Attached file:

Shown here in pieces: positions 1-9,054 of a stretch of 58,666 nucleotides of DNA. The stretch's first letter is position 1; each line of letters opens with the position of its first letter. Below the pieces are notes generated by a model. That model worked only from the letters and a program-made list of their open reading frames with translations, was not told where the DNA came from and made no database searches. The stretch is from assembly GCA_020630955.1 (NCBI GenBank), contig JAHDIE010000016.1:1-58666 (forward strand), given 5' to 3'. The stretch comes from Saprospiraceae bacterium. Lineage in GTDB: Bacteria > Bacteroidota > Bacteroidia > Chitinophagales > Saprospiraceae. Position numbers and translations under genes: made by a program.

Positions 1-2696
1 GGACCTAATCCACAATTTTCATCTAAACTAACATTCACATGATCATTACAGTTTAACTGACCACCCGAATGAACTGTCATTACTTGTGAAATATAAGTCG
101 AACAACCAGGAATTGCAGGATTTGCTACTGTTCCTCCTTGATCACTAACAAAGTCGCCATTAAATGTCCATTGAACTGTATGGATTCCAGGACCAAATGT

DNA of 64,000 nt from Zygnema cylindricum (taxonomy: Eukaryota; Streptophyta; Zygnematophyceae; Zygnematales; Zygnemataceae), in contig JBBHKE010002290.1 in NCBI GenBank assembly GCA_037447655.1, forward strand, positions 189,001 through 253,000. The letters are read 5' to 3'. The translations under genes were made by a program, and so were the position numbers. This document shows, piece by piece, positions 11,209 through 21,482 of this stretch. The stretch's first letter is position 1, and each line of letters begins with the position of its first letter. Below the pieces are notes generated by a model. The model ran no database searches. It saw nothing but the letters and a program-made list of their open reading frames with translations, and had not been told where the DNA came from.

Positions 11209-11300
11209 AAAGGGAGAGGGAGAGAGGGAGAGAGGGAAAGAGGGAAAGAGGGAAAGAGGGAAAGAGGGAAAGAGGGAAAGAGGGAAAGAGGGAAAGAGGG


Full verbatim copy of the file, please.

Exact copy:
Shown here in pieces: positions 1-9,054 of a stretch of 58,666 nucleotides of DNA. The stretch's first letter is position 1; each line of letters opens with the position of its first letter. Below the pieces are notes generated by a model. That model worked only from the letters and a program-made list of their open reading frames with translations, was not told where the DNA came from and made no database searches. The stretch is from assembly GCA_020630955.1 (NCBI GenBank), contig JAHDIE010000016.1:1-58666 (forward strand), given 5' to 3'. The stretch comes from Saprospiraceae bacterium. Lineage in GTDB: Bacteria > Bacteroidota > Bacteroidia > Chitinophagales > Saprospiraceae. Position numbers and translations under genes: made by a program.

Positions 1-2696
1 GGACCTAATCCACAATTTTCATCTAAACTAACATTCACATGATCATTACAGTTTAACTGACCACCCGAATGAACTGTCATTACTTGTGAAATATAAGTCG
101 AACAACCAGGAATTGCAGGATTTGCTACTGTTCCTCCTTGATCACTAACAAAGTCGCCATTAAATGTCCATTGAACTGTATGGATTCCAGGACCAAATGT

DNA of 64,000 nt from Zygnema cylindricum (taxonomy: Eukaryota; Streptophyta; Zygnematophyceae; Zygnematales; Zygnemataceae), in contig JBBHKE010002290.1 in NCBI GenBank assembly GCA_037447655.1, forward strand, positions 189,001 through 253,000. The letters are read 5' to 3'. The translations under genes were made by a program, and so were the position numbers. This document shows, piece by piece, positions 11,209 through 21,482 of this stretch. The stretch's first letter is position 1, and each line of letters begins with the position of its first letter. Below the pieces are notes generated by a model. The model ran no database searches. It saw nothing but the letters and a program-made list of their open reading frames with translations, and had not been told where the DNA came from.

Positions 11209-11300
11209 AAAGGGAGAGGGAGAGAGGGAGAGAGGGAAAGAGGGAAAGAGGGAAAGAGGGAAAGAGGGAAAGAGGGAAAGAGGGAAAGAGGGAAAGAGGG